Rising energy bills and a drop in trust has led to a situation where the majority of the UK public want to see the big six providers renationalised.
The Independent reports that 68% of respondents to a YouGov survey want to see the companies nationalised, with calls to hand control back to the government as profits spiral out of control.
Earlier this week, npower chief executive Paul Massara said that deterioration in levels of trust among the public meant that energy companies now enjoy trust on par with the likes of bankers.
Would the renationalising of the biggest providers really bring changes to the sector, though? According to the Independent, it is a debate that is splitting opinion throughout the market.
Govt ‘could not do better’
Although he admits that energy companies are currently charging the maximum that they can get away with for gas and electricity, Ovo Energy head Stephen Fitzpatrick said it is not likely the government would do a better job.
“I don’t think the government is likely to be any better at running the energy sector than private companies. If you asked people how they would feel about nationalisation if it meant higher bills and more red tape, then I don’t think they would be so keen.”
He added that in order for the energy sector to flourish moving forward, it is vital that there is a strong, private-run model.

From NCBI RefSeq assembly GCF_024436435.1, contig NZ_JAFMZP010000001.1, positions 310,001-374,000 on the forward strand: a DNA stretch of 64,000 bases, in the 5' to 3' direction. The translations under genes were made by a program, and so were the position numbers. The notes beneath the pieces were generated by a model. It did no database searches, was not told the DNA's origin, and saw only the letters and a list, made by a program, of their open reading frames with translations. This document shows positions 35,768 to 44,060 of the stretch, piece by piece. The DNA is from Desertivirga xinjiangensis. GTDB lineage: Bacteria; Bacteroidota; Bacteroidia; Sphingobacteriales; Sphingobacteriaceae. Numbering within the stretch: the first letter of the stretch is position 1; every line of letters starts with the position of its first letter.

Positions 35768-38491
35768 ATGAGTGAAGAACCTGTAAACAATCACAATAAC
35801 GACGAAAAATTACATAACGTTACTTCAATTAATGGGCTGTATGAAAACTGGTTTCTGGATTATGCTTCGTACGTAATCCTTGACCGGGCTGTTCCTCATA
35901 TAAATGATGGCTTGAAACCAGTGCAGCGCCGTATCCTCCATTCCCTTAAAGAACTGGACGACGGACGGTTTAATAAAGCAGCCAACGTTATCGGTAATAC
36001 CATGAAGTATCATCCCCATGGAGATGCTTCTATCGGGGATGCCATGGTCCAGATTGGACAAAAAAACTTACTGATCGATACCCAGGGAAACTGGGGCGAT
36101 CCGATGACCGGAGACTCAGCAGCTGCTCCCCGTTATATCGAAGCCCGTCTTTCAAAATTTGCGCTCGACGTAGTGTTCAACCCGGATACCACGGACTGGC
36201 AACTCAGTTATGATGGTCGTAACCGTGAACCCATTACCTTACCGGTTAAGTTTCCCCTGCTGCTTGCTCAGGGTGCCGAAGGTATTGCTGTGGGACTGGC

With £110 billion needed to be invested in infrastructure in the next seven years, Fitzpatrick told the news provider that there is a need for profits to be high to keep bills from spiralling in years to come.
Ann Robinson of uSwitch agrees, saying that nationalising the energy sector would mean that there was no longer an incentive for customer service and innovation, which would be damaging to the market.
And while Labour’s Ed Miliband has been one of the main advocates of freezing energy bills, he also spoke out against renationalising the big six earlier this month, stating that it would cost the country too much to buy them back.
But with Ofgem’s latest report stating that profits made per household by the big six have risen from £30 to £53 in the last year, many customers want to see changes made in the sector.
Nationalising could negate inflated profits
According to Dr Robert Gross, director of the Centre of Energy and Technology at Imperial College London, nationalising is an option that could see bills cut.
He said the government would be able to borrow money far more easily than the big six to make the changes in infrastructure that are required moving forward, while adding that it would have the ability to “prevent any excess profits”.
Gordon Morgan, a researcher at the Jimmy Reid Foundation think tank in Scotland, backed nationalising, telling the Independent that “taking energy back into public ownership and control is vital to ensure businesses can be supplied affordable energy and thousands of customers do not die from the effects of fuel poverty”.
However, he does not want to see the big six bought by the public purse, instead insisting that the government should make all new power stations publicly owned.
One of the biggest criticisms that has faced the government recently has been the strike price it afforded to the new Hinkley C nuclear plant owner EDF, which many fear will see bills rise for 35 years.
Cameron calls for big six to freeze energy prices